“I am the creative before the creative,” he says. “The number one objective of any agency is to produce creative that will gain attention and move people. The strategist gives the agency the best chance to make that happen. The strategist is there to take in all the inputs… often not even relevant or specific to the job… to digest all that information and focus it on what the client needs to get done.
“Any creative can be like a cannon and can blow a hole in anything. But you want it to blow a hole in the right place… the target. And that’s my job.”
So there’s insight. But, just as importantly, there’s salesmanship.
“The best strategists I know,” Chaney says, “are able to get you excited by the potential that they see but that nobody else sees. You need to convince clients, account people and most of all creative people, that this is all going in the right direction.”
Like so many other agency people I’ve met, Chaney defies stereotyping. At one point in his youth he was headed towards a career in professional baseball, but an injury brought that promise to an end. His interests are truly all over the map. He once told me that if he really had his way he’d be on a farm raising his beloved dachshunds. He’s an outdoorsman and an avid kayaker.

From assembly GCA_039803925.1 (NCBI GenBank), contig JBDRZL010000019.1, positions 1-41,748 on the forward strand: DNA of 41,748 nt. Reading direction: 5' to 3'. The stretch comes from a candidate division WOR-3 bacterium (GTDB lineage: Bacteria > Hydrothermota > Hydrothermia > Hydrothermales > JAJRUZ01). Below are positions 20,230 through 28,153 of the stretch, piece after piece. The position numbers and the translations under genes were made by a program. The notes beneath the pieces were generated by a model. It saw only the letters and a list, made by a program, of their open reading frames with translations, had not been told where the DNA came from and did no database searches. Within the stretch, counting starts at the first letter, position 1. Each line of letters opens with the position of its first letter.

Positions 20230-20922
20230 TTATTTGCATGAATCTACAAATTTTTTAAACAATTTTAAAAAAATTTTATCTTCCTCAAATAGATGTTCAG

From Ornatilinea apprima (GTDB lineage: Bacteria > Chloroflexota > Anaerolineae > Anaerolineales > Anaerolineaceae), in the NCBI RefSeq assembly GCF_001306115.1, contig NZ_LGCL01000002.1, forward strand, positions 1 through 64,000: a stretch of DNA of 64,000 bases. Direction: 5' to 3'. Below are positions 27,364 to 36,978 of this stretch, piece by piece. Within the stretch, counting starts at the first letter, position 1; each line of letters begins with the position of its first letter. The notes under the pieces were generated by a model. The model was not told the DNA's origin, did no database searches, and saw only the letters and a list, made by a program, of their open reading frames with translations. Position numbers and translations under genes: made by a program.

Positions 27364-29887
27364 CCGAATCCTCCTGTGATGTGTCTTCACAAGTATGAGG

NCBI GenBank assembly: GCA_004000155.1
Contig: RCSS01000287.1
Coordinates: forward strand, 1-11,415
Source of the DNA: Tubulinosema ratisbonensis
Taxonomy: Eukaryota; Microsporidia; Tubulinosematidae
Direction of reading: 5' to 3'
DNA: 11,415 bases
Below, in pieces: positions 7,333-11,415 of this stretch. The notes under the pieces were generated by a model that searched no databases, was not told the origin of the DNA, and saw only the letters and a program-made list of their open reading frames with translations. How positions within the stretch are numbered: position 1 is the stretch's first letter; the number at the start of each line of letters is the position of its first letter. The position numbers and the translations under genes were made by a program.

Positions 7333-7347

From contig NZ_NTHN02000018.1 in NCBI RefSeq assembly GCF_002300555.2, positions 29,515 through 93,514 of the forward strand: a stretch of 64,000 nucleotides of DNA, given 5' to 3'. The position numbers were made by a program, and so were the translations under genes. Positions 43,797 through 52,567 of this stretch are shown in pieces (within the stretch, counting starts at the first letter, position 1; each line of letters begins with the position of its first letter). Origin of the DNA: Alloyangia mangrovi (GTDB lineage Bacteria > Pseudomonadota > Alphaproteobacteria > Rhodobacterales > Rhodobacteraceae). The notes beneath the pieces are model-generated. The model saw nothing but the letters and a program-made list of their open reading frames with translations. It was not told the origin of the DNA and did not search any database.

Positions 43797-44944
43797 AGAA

As you listen to him speak, you can’t help wondering how all this passion found its way into advertising.
“It started with me being lost. As a kid I thought I was going to be a marine biologist. I loved everything about Jacques Cousteau. Then, and I’m not really sure how this happened, I went into the Junior Achievement program. I found myself on a team-building project. We were assigned birdhouses. I ended up on the marketing side of it and I remember being fascinated by the challenge. How do you sell these things? Who’s going to buy them? How will you price them? I always loved puzzles. I guess it really was the problem-solving that eventually drew me into advertising.”
At the University of Calgary, a conversation with a professor who worked at the local CBC station led to a part-time job in advertising and TV production. “That’s when I got sucked down the path,” Chaney recalls.
After graduation in the mid 1990s, Chaney found a job at a small agency that was breaking into the emerging digital world, developing DVDs, CDs and websites back in the days when the internet was still a big question mark.
“I really liked the challenge of trying to figure out what businesses were going to do with this stuff. How would websites be used? And I loved the creativity and the craziness of the people,” says Chaney. “It suited my personality.”